"What I found at UAlbany was the capacity for teachers to think a little bit beyond what the catalog said and to extend themselves in such a way as to make an education tailored for an individual."Read More
Richard S. Halsey, 80, Dean of UAlbany's School of Information and Policy from 1980 to 1993
April 16, 2010
Richard S. Halsey, former dean of UAlbany's School of Information Science and Policy, circa 1983. (Photo Gary Gold)
The University at Albany fondly remembers Richard Sweeney Halsey, former professor and dean of what was then UAlbany's School of Information Science and Policy, who passed away on March 28, 2010, in Dallas, Texas. Halsey passed away peacefully, after a short illness.
A noted composer and researcher, Halsey served the information profession in numerous capacities right up until his death. But he was perhaps best remembered for his passionate advocacy of citizen action. It came as no surprise then, that at the time of his death he was engaged in a major project documenting the stories of 100 women activists who changed America.
Born April 8, 1929, in North Hollywood, Calif. to John Calvin Sweeney and Grace Thorne Crossman, Richard received his bachelor's in music composition and master's in music education from the New England Conservatory in Boston. He was honored to have his compositions conducted by Leonard Bernstein and Aaron Copland, and was proud to be a Conservatory classmate of Coretta Scott King.
Halsey went on to receive his master's degree in library science from Simmons College, Boston, and his doctorate from Case Western University, St. Louis. He served honorably in the U.S. Army from 1955-56.
Halsey first joined UAlbany as a faculty member in library and information science. He became dean of the School of Library and Information Science in 1980, overseeing its transition in 1986 to the School of Information Science and Policy. He guided the School through the change from a traditional school of library science to a modern school of information science, while still maintaining elements of the library science curriculum. By the time he stepped down as dean in 1993, Halsey had laid the groundwork for what would become UAlbany’s College of Computing and Information in 2005. He returned to his teaching position until his retirement in1996.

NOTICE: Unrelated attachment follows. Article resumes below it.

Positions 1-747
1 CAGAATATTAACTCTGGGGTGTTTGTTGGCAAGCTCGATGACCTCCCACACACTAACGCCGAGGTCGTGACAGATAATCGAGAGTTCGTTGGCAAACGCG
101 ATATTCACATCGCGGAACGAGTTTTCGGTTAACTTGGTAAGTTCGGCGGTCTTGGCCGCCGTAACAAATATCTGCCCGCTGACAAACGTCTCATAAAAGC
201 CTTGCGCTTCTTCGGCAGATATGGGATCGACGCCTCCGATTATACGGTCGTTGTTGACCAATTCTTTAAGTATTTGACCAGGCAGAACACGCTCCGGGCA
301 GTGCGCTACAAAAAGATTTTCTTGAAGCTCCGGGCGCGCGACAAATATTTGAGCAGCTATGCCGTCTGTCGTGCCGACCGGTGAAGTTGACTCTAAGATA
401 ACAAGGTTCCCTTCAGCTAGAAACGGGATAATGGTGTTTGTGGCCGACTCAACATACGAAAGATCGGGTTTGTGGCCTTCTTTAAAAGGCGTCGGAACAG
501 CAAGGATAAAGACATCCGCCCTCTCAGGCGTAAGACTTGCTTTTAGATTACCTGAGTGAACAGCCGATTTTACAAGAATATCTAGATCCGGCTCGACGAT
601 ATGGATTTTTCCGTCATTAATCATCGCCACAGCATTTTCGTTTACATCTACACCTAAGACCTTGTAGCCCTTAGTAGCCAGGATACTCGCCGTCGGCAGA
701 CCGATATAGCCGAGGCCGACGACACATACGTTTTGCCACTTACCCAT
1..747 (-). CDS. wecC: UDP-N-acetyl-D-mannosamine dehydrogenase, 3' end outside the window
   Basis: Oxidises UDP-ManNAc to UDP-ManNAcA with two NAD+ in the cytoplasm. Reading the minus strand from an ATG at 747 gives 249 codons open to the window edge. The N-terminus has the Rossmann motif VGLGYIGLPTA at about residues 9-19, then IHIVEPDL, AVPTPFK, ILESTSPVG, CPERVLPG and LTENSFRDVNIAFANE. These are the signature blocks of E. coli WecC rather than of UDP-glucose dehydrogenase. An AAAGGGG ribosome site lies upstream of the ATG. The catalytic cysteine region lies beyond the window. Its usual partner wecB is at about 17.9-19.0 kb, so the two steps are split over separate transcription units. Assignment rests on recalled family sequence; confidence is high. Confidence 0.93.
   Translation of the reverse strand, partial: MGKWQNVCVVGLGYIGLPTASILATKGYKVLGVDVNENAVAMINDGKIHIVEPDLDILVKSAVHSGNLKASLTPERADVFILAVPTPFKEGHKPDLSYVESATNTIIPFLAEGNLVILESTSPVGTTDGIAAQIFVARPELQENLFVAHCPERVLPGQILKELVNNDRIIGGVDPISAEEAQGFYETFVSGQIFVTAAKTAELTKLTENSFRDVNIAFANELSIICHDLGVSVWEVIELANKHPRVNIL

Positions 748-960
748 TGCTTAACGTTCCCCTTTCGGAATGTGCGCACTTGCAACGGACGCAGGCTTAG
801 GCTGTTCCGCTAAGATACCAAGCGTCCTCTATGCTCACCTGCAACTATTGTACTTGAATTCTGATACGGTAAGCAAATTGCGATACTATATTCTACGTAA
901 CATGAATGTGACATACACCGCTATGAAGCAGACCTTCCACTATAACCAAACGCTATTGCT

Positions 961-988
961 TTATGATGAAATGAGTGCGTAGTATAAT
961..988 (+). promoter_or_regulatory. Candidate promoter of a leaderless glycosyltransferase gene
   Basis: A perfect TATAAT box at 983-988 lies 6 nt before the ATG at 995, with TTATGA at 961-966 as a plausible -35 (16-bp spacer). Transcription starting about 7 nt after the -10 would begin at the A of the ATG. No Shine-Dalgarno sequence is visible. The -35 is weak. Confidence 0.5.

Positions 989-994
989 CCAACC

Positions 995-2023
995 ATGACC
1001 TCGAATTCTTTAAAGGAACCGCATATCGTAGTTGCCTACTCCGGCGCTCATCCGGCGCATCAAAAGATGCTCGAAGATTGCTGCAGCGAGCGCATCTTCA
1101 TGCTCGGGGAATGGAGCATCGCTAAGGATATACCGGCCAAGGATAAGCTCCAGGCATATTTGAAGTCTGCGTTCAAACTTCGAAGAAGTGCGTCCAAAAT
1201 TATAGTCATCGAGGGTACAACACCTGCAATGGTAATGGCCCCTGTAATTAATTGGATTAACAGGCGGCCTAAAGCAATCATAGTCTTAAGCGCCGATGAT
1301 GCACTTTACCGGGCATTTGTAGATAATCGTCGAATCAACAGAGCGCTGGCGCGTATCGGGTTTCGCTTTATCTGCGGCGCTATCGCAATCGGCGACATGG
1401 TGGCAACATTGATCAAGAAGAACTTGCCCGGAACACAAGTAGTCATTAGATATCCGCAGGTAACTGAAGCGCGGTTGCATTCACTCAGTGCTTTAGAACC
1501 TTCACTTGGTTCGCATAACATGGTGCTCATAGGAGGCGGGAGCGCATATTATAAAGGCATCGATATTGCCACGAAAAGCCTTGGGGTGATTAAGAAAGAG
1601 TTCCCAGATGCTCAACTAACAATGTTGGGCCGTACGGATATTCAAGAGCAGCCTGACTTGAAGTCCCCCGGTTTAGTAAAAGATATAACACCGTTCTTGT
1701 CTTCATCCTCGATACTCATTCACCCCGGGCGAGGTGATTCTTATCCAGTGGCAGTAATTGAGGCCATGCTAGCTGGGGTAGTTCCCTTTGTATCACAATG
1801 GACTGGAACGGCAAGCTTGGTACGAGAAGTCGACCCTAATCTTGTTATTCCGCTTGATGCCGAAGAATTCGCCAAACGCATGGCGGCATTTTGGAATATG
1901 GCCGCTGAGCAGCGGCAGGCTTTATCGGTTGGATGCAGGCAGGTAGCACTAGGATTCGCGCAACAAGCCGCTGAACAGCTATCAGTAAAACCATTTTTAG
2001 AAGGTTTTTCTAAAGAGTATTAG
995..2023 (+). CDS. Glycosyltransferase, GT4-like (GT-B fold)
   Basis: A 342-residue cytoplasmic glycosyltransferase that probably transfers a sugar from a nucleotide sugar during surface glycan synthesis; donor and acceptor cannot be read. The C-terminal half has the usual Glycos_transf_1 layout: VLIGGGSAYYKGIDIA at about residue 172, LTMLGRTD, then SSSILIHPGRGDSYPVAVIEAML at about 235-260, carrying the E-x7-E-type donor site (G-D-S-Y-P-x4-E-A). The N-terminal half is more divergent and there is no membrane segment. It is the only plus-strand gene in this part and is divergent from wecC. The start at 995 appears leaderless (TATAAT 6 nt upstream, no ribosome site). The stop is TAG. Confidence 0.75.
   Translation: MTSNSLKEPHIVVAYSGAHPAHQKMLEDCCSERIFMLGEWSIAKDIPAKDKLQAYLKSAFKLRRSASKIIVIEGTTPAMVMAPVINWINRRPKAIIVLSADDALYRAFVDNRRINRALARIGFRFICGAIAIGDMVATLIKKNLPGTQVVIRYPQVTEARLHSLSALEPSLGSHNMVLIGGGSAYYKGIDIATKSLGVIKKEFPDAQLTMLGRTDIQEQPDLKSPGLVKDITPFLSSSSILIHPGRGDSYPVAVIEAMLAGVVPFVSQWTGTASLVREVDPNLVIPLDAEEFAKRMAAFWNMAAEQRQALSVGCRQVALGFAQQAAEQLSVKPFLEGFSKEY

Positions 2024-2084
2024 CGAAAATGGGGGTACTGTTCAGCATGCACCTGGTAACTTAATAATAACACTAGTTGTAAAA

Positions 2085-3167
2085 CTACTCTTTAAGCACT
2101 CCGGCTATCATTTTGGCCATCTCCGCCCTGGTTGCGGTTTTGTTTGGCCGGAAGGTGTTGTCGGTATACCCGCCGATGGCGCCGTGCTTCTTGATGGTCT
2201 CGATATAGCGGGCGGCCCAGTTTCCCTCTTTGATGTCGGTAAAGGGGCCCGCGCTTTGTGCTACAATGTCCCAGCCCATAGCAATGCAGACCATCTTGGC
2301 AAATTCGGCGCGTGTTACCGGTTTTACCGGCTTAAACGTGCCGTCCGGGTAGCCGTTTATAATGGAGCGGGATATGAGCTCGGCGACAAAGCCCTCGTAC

"A vigorous and enthusiastic leader, Dean Halsey oversaw the transformation of the program from a single MLS degree to include undergraduate, master’s, and Ph.D. programs in Information Science. The basic structure of these degrees are still in use today," said College of Computing and Information Dean Peter Bloniarz. “For many of us who worked with him personally, Dean Halsey was the epitome of a Renaissance educator, someone whose breadth of interest and gentle enthusiasm for learning came across in every conversation with him.”
Halsey received many honors throughout his distinguished career, including the NYLA Outstanding Service to Libraries (1983), Simmons Graduate School of Library and Information Science Alumni Achievement Award (1991), and the New York State Senate Award for Outstanding Public Service (1998).
Exemplifying his commitment to citizen action, Halsey created the Citizens' Library Council of New York State in 1981. He also lobbied throughout his life for grassroots issues, including Common Cause, the Fund for Modern Courts and the League of Women Voters.
He served on the White House Conference on Library and Information Services Taskforce as Region 1 representative and later, national coordinator. His books include Classical Music Recordings for Home and Library (1976), The Citizen Action Encyclopedia: Groups and Movements That Have Changed America (2001), Lobbying for Public and School Libraries: A History and Political Playbook (2003). Halsey also contributed many encyclopedia and journal articles to the library sciences profession.
Halsey is survived by his beloved wife, Gillian Maclauchlan Clive McCombs of Dallas, daughters Rachel Gratia Halsey of Los Angeles, Gabriela Libra Halsey of Schenectady, N.Y.; stepdaughters Heather Clive McCombs of Appleton, Wis., Willow Lovelace McCombs Newman and husband Kevin of Milan, Mich., Margaret Butterfield McCombs of New York; grandchildren Soja and Bijan Moore of Schenectady, N.Y., James Dean Philip and Georgia Gillian Parnau of Appleton, Wis., and Skyler Adelaide Newman of Milan, Mich.
In lieu of flowers, donations may be made to the New England Conservatory Scholarship Fund or the League of Women Voters. The family extends its grateful thanks to the staff of the 10th floor oncology ward of Medical City for their devoted, loving care. Online condolences may be submitted at www.sparkmanrichardson.com.
For more news, subscribe to UAlbany's RSS headline feeds